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Christen Baker


Christen was born and raised in Missouri, where she earned her BFA in Ceramics from Kansas City Art Institute in 2014. During her time there, she traveled to the International Ceramics Studio in Kecskemet, Hungary to learn advanced mold making and china painting processes. With a history in kiln fired glass as well as ceramic, she teaches fundamentals and advanced kiln fired glass at KCAI. As a collector of tattoos, she is always looking for symbolism in context to the human form. She also aims the use of glass and ceramic in the same work to explore the light, reflection and opacity to layer narrative images.

artist statement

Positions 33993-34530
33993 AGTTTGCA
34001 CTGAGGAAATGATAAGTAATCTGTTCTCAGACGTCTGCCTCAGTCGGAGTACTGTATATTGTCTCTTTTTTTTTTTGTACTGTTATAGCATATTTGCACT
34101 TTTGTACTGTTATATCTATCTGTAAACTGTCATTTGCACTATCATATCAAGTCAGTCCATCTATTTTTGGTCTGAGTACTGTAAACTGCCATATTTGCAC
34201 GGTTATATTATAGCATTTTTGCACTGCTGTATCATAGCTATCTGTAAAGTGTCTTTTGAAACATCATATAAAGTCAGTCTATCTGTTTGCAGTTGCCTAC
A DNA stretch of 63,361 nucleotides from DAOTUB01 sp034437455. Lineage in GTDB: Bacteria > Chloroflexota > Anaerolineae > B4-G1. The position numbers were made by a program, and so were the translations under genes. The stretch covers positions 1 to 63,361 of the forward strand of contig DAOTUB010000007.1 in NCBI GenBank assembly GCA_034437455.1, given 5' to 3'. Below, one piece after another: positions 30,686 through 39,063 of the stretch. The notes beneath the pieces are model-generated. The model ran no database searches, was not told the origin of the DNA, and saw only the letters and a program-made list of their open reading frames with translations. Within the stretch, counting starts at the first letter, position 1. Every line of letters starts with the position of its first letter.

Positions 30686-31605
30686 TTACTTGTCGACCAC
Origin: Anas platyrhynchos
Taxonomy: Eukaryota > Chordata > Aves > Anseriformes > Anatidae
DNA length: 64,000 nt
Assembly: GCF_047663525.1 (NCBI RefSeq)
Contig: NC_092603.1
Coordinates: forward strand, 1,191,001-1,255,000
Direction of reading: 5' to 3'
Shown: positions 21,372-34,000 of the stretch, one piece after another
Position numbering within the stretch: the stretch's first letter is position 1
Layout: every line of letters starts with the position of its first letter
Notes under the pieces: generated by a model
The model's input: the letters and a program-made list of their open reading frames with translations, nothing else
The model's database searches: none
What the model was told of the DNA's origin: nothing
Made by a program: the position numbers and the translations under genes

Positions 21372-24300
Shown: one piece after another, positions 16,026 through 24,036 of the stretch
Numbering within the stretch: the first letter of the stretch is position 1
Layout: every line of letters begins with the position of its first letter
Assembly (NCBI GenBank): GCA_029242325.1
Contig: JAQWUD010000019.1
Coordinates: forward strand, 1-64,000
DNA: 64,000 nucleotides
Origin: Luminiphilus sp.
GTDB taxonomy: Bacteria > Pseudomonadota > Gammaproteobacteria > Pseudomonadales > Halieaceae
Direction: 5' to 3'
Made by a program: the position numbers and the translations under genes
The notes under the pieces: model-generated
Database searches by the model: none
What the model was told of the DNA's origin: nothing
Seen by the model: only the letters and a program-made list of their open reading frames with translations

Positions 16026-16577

"The human body exists as a catalyst for meaning and memory. Mementos from experiences throughout life give the suggestion of our own mortality. Through out our lives we hold and cherish memories that are preserved and are constantly evolving. Although death is an inevitable part of life, memories are unaffected by physical dissolution. The relationship between the mind and the body is measured by actual physical experience and the memory of that physical experience. My bodily ceramic sculptures act as a container of personal narrative. Storytelling is a ceramic tradition, where my images are preserved with this archival material. The use of the body with small objects within and around them proposes a relation between object and the viewer. The use of vital organs and bones as open containers, demonstrates Memento Mori, in Latin, which means, “remember that we die.” The presences of death along with my use of porcelain give an everlasting existence of memories that should last forever. My work is widely relatable because of the use of the body as a vessel for narrative image and symbolism. The objects that exist within can, and will be seen differently between each viewer, depending on their own memory of specific objects within their own life experience. My bodily sculptures are very much lifelike but are also whimsical and reminiscent through imagery painted on the surface. I see my sculpture existing as an interactive narrative that is meant to evoke emotion and interest."